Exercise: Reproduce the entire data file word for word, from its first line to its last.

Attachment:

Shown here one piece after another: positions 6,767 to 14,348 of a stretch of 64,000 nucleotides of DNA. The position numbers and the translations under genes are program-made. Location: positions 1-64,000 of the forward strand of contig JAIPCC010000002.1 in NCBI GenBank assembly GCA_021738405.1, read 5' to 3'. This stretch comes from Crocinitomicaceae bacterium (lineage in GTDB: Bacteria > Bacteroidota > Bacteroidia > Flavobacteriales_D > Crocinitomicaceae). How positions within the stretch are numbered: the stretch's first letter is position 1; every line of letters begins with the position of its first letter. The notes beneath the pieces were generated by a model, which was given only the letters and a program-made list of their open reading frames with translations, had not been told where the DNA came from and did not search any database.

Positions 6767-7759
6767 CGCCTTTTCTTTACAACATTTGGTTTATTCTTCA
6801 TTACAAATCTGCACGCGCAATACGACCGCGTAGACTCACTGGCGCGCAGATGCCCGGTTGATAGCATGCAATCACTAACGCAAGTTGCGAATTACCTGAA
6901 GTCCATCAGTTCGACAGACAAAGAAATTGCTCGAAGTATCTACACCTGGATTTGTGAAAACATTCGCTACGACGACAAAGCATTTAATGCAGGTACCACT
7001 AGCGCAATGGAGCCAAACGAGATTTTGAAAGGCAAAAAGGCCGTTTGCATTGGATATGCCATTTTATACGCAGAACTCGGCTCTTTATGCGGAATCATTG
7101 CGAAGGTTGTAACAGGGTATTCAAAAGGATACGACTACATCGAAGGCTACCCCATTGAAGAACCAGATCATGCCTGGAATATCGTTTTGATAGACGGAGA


Shown here one piece after another: positions 6,767 to 14,348 of a stretch of 64,000 nucleotides of DNA. The position numbers and the translations under genes are program-made. Location: positions 1-64,000 of the forward strand of contig JAIPCC010000002.1 in NCBI GenBank assembly GCA_021738405.1, read 5' to 3'. This stretch comes from Crocinitomicaceae bacterium (lineage in GTDB: Bacteria > Bacteroidota > Bacteroidia > Flavobacteriales_D > Crocinitomicaceae). How positions within the stretch are numbered: the stretch's first letter is position 1; every line of letters begins with the position of its first letter. The notes beneath the pieces were generated by a model, which was given only the letters and a program-made list of their open reading frames with translations, had not been told where the DNA came from and did not search any database.

Positions 6767-7759
6767 CGCCTTTTCTTTACAACATTTGGTTTATTCTTCA
6801 TTACAAATCTGCACGCGCAATACGACCGCGTAGACTCACTGGCGCGCAGATGCCCGGTTGATAGCATGCAATCACTAACGCAAGTTGCGAATTACCTGAA
6901 GTCCATCAGTTCGACAGACAAAGAAATTGCTCGAAGTATCTACACCTGGATTTGTGAAAACATTCGCTACGACGACAAAGCATTTAATGCAGGTACCACT
7001 AGCGCAATGGAGCCAAACGAGATTTTGAAAGGCAAAAAGGCCGTTTGCATTGGATATGCCATTTTATACGCAGAACTCGGCTCTTTATGCGGAATCATTG
7101 CGAAGGTTGTAACAGGGTATTCAAAAGGATACGACTACATCGAAGGCTACCCCATTGAAGAACCAGATCATGCCTGGAATATCGTTTTGATAGACGGAGA